The role of the congregational leader is to explain why planned giving is important in terms of faith and values and to share how the congregation can benefit from a planned gift. To determine the most beneficial planned giving vehicle, refer the individual donor to his/her attorney or tax advisor.
Rely on resources from your denomination or partner with your community foundation.
A number of denominations have resources to help congregations plan and promote wills and planned giving. Some denominations also offer a foundation to manage a congregation’s endowment fund. Consult your local community foundation as a possible partner in setting up an endowment fund and receiving planned gifts.
In recent years, many congregations have asked about the use of Appreciative Inquiry (AI).
Appreciative Inquiry is the process of identifying, considering and leveraging strengths. It is inclusive, engaging the entire congregation, in asking important questions such as, “what gives life to our congregation when it functions at its best?”
Many pastors and congregational leaders have asked us about the practical implementation of this process. How is it used, where do you start and what is my role?
Here are some important things to consider:
The Center for Congregations, through the CRG, recommends many resources on Appreciative Inquiry and positive change to help you get started. As always, we stand ready to answer your questions.
There are three questions to ask regarding almost any building project your congregation is considering. Addressing these questions can help your project succeed. When building projects go well, they add to the effectiveness of your faith community. When they don’t go well, they can have long-term negative effects. These three key questions can keep you on the path of positive outcomes.
What problem are you trying to solve?
Your team should be able to answer this question in two sentences or less. Clarity is essential. You should come to agreement about what dilemma or prospect the project is addressing.
I know one congregation whose leaders completely renovated their sanctuary. Afterwards, and several thousands of dollars later, the board realized that the problem they wanted to solve, the presenting issue that started the entire project, had to do with lighting. They spent far more money than they wanted and still hadn’t solved the problem. Get clear about what problem you are trying to solve.
What resources or vendors will you use?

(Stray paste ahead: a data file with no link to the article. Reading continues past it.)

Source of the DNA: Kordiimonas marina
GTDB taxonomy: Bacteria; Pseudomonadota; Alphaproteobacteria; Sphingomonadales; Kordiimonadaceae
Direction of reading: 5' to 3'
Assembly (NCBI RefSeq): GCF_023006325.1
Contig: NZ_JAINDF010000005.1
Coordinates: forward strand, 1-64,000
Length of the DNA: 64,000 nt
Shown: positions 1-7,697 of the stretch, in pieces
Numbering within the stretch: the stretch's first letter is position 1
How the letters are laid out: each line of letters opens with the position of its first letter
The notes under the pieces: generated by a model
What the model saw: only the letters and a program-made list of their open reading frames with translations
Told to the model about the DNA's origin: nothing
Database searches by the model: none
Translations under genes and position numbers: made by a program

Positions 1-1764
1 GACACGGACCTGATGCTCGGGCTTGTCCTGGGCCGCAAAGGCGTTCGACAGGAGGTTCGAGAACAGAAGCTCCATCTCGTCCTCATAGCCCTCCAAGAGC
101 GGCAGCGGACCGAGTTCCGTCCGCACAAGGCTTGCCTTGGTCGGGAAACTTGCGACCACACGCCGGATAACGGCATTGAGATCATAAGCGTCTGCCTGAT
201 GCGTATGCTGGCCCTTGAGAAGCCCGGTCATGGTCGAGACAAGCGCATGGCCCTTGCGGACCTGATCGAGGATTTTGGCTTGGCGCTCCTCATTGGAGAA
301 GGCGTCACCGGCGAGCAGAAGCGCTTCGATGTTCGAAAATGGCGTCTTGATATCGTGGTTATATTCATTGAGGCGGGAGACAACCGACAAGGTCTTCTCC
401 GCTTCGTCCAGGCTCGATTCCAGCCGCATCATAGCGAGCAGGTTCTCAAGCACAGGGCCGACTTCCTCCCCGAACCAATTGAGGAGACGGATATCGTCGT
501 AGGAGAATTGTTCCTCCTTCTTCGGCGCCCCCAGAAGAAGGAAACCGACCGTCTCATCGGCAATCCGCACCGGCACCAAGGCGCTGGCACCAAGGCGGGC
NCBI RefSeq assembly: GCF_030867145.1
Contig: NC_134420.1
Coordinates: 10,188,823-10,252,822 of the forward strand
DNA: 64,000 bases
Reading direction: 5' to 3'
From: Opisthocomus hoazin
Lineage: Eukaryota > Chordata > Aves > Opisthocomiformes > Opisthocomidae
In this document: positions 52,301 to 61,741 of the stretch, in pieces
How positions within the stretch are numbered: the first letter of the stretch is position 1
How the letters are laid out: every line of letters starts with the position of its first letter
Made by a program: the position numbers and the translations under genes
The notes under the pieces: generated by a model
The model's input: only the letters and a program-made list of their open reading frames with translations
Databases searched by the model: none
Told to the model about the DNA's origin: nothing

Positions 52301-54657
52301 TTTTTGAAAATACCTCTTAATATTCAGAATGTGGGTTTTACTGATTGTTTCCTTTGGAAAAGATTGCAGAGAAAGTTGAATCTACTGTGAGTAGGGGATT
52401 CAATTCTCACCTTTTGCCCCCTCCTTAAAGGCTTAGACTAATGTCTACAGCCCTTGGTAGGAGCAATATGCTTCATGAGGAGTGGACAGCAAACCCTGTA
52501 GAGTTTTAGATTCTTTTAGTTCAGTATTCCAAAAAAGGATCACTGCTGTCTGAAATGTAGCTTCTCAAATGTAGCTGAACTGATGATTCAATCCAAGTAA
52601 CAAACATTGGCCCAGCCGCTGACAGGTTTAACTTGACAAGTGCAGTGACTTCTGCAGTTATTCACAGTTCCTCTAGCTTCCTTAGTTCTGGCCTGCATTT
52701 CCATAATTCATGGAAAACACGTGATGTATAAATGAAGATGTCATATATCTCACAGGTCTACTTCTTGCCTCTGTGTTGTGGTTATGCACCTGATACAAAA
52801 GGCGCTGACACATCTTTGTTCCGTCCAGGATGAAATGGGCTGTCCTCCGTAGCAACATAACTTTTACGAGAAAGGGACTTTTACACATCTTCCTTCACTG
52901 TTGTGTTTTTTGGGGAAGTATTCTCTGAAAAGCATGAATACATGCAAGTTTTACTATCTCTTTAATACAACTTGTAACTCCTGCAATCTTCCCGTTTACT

Once you have clarity around the problem your building project is solving, you’ll want to focus on this question. While not every building project warrants engagement with an outside resource, larger projects do require some combination of architects, engineers and construction contractors.
Such consideration leads to questions about whether to use a design-bid-build process or a design-build process. In the former, you use an architect and then you seek bids for the construction process from building contractors. In the latter, the architect and contractor typically are part of the same firm.
When your project requires helpers, remember that not all helpers are equal and not all helpers will understand what you are seeking to accomplish. Establish a process to find the best resource. You can talk to other congregations about building vendors they’ve used. Take time to prepare interview questions ahead of the conversation. As you explore possible vendors, make sure they understand the essence of your project and your congregation. You want to be able to make good use of the resource, not have the resource use you. Interview multiple vendors. You will learn from the interview process. A good process will help you avoid hiring the wrong vendor for the wrong job.
What are the full costs of this building endeavor?
For almost any building project there are unanticipated costs. Some of these unanticipated costs involve money, while some involve time and inconvenience. Some involve spending congregational goodwill. Do a full accounting of all projects.
Even a job as small as painting a restroom with volunteer labor needs to be well planned. In addition to the cost of paint, brushes, tarps and tape, don’t forget that the bathroom may be unavailable for use during that community meeting on Tuesday night.
The real costs of large projects include more than the architect, engineer and construction costs. There are continuing, new costs related to upkeep, cleaning, utilities and so forth.
Considering a new building project is an important task. It is important to address three key questions early in the consideration of a project: